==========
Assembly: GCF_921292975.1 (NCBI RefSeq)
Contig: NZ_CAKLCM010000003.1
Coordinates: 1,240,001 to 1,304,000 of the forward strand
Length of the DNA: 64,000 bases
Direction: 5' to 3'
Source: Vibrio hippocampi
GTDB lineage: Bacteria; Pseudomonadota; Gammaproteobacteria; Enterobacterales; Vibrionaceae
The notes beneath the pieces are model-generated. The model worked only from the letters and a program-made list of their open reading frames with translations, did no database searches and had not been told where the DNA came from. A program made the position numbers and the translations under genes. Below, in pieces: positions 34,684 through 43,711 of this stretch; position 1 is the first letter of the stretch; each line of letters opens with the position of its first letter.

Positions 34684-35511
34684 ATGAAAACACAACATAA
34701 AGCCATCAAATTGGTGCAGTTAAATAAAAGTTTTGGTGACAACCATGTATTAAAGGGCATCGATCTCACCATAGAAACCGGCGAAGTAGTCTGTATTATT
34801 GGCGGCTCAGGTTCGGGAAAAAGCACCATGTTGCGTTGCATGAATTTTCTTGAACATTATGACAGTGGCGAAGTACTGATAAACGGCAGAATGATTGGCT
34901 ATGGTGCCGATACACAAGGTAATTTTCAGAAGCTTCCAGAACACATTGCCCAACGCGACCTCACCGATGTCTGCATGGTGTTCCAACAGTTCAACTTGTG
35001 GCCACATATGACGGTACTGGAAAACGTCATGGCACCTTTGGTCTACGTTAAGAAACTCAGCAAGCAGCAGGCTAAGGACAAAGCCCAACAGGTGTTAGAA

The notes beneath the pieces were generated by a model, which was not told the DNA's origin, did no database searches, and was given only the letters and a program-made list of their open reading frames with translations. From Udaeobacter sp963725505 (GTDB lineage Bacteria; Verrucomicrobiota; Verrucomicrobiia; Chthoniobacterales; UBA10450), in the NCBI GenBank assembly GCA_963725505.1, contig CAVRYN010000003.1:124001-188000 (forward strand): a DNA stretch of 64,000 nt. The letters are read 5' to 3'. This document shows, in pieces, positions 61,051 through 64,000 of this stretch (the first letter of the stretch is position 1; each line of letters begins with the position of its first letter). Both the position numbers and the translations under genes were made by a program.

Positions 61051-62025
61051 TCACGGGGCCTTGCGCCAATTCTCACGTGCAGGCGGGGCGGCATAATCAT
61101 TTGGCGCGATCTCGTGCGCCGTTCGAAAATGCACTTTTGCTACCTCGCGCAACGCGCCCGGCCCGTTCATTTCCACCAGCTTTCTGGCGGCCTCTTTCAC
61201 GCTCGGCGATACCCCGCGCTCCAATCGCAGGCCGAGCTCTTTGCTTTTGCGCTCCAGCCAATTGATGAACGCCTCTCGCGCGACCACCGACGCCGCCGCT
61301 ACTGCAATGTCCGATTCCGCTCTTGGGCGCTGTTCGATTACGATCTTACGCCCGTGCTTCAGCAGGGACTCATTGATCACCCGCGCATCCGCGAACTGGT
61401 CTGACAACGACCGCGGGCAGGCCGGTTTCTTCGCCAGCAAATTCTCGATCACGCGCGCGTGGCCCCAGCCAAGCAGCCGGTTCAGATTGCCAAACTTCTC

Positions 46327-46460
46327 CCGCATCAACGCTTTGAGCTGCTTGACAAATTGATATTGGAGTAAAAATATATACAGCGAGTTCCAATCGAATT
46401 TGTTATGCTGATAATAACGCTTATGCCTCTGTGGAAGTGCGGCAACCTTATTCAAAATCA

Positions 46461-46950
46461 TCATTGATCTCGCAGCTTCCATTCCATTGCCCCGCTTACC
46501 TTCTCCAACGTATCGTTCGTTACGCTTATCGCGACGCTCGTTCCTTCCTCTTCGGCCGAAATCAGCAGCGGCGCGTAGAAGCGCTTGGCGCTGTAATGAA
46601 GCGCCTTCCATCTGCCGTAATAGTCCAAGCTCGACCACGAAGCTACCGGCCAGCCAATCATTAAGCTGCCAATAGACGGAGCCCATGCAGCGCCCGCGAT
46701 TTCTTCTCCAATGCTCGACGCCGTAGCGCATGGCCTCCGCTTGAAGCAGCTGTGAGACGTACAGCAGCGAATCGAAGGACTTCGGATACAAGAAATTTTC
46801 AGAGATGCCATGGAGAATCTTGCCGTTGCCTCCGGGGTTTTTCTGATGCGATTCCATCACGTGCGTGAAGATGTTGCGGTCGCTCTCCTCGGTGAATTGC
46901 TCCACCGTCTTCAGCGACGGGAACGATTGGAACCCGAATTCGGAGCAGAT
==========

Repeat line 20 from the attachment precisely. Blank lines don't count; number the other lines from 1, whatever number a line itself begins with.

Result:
61301 ACTGCAATGTCCGATTCCGCTCTTGGGCGCTGTTCGATTACGATCTTACGCCCGTGCTTCAGCAGGGACTCATTGATCACCCGCGCATCCGCGAACTGGT